Understanding deferred on twig blocks

#1

In theory, I understand the purpose of adding deferred on the twig blocks. I’ve read the release and also the documentation under Asset Manager.

In practice, though, I’m not seeing any difference and I think I have to be missing something. I will use the Quark theme as an example.

In base.html.twig, there’s this block:

{% block assets deferred %}
    {{ assets.css()|raw }}
    {{ assets.js()|raw }}
{% endblock %}

From reading the documentation, it sounds like this means I can add assets in templates that extend base.html.twig, such as {% do assets.addCss('theme://css/my-custom.css') %}, and it will be included in the rendering in the assets block because its rendering is “deferred”.

However, I’m finding that it doesn’t matter if that block has deferred. In blog.html.twig, there’s a block:

{% block stylesheets %}
    {% do assets.addCss('theme://css/bricklayer.css') %}
    {{ parent() }}
{% endblock %}

But the output is the same whether I include deferred on base's assets block. I believe this is because it’s extending base's stylesheets block. It adds bricklayer.css then includes base's content via parent().

I’m also finding it unnecessary to wrap the do call inside of the stylesheets block. By remove that block in blog.html.twig and replacing it with just a simple

{% do assets.addCss('theme://css/bricklayer.css') %}

… and it still renders all the css correctly. This doesn’t surprise me because I would expect the {% block assets deferred %} to render at the end of the cycle. But I can remove deferred and again, everything works totally as expected.

Where I do see it working as I would expect is in partials/hero.html.twig. This partials is included via the include twig function. If assets is deferred, adding {% do assets.addCss('theme://css/my-custom.css') %} works. However, it won’t be included when I remove deferred. This is expected and is how I understand its purpose. But only in the included file, blog.html.twig still renders assets with/without deferred.

Then, when creating a modular hero page (which uses the same partial as above), the assets are not included. I’ve encountered this before in previous Grav versions, but it sounds like the magic of deferred should fix the problem of being able to add assets inside of a modular page.

In summary, my first [simple] question/verification is, is it necessary to include/extend the entire stylesheets block in blog.html.twig? Couldn’t that be replaced with a simple single do call and include the priority if I wanted?

The second part being, does the deferred flag only resolve problems of files included in templates that extend a template that includes a deferred block? Can someone give me another example of where deferred is necessary for things to render correctly?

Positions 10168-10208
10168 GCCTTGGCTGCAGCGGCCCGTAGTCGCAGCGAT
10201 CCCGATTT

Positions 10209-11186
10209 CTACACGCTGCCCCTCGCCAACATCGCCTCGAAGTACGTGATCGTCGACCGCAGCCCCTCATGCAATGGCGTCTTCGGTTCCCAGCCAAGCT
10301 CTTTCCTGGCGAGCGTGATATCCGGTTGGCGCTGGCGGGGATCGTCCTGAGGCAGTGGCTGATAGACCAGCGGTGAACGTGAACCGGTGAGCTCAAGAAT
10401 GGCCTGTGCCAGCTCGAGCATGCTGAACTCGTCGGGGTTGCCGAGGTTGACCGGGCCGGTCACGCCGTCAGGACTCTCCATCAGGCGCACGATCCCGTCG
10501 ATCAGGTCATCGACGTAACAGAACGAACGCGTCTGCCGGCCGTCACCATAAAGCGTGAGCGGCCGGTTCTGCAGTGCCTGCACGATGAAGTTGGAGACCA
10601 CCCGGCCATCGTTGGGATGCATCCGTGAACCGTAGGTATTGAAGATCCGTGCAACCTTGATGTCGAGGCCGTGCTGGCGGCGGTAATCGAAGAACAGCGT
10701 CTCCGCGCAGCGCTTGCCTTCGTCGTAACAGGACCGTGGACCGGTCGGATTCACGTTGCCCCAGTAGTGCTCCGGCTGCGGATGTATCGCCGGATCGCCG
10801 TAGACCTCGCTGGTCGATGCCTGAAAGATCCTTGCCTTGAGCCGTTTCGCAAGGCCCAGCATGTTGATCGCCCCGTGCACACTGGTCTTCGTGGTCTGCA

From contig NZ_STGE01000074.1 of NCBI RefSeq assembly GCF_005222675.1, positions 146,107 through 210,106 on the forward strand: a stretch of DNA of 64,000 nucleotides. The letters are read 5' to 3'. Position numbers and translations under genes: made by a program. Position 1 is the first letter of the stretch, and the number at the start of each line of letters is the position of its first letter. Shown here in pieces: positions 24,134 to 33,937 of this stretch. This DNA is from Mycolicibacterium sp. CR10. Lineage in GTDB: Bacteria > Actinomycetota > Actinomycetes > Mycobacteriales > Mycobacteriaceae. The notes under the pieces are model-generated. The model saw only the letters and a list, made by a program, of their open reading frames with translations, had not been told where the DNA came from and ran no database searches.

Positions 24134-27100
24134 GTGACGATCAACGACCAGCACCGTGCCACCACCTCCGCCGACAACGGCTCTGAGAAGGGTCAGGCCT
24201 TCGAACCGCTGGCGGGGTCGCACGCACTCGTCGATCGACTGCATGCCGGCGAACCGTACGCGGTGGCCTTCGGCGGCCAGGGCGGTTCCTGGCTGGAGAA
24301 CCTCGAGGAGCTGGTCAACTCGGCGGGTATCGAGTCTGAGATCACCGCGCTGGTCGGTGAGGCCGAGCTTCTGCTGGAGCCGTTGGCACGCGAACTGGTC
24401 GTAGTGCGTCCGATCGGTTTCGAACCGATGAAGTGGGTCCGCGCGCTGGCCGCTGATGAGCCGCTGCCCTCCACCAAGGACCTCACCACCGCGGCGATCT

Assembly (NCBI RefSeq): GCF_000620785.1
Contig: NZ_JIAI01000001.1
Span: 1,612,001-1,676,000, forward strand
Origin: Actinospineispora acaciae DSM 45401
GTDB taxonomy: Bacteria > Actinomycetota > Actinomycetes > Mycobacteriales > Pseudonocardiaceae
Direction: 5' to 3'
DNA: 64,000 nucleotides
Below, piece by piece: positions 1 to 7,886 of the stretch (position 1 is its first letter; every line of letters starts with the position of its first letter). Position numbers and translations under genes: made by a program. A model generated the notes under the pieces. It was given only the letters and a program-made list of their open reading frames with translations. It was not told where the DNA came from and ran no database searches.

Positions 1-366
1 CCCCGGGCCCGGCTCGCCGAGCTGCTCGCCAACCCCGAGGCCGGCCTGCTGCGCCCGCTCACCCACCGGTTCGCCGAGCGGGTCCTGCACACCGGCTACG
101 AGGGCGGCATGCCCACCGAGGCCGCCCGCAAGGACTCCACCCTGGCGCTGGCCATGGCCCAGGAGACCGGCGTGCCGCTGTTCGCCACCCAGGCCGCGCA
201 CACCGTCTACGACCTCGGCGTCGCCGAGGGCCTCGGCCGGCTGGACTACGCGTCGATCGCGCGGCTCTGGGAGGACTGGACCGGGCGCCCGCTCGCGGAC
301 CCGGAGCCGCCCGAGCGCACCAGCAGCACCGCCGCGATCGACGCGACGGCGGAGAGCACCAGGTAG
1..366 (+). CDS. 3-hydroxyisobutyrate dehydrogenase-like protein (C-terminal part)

If you read all of this, thank you!!

#2

If you have a template that extends partials/base.html.twig then yes, you can of course, override the stylesheets block and there you can add a specific asset (bricklayer.css in your example). This has really been the only way to add assets to the top stylesheets block.

However, the bigger issue arises when you want to add an asset from a partial that does not extend the base. You can’t override a block that you are not extending. What if you are trying to add an asset from content where the twig is not rendered until page.content() is called, and that happens after the stylesheet block is rendered. Again, you aren’t extending the base, so you can’t override it.

The solution here has been to add it inline, or in the case of JS, add it to the bottom JS block. We were doing this as a workaround really. If you don’t have a bottom block, the asset wouldn’t load though, but it’s also restricting because while you can add JS at the bottom, CSS is supposed to be loaded in the head.

The deferred option allows you to add assets to the top and bottom block, whenever you like.

So I think you pretty much have the gist. Regarding your question about blog.html.twig, the old way works, but you could simply do a direct asset.add call and it would still work. There’s really not a great deal of difference between the two at this point, just more options.

1 Like
#3

As always, thank you for your support and work Andy!

I think I understand it better from your explanation. Am I right in saying that attempting to include assets inside of a modular page still won’t be included (deferred or not)?

If I have a slideshow modular page and I am wanting to include slideshow.js inside the modular template, my js won’t get included in the assets.js() call?

#4

they will be included if you have never_cache_twig: true set in the frontmatter of the modular page that is adding the asset.

#5

Wait, are you saying that bricklayer.css loaded correctly without the stylesheets override block and without the deferred assets block?

Great question anyway, even if I lost track slightly after this. That’s only because I lack experience with deferred assets right now.

#6

Awesome! Thanks again

#7

I think the reason for this is because blog.html.twig directly extends base.html.twig. Andy was saying that deferred helps when a template file doesn’t directly extend the template that does the assets.js() call.

Definitely a little tricky to wrap your mind around it, though.

And you can either “extend” the stylesheets block (making sure to call {{ parent() }}) or directly use the assets.add() functions – just a personal preference. I think extending the block is more verbose but easier to understand what’s happening.

I’m still learning too!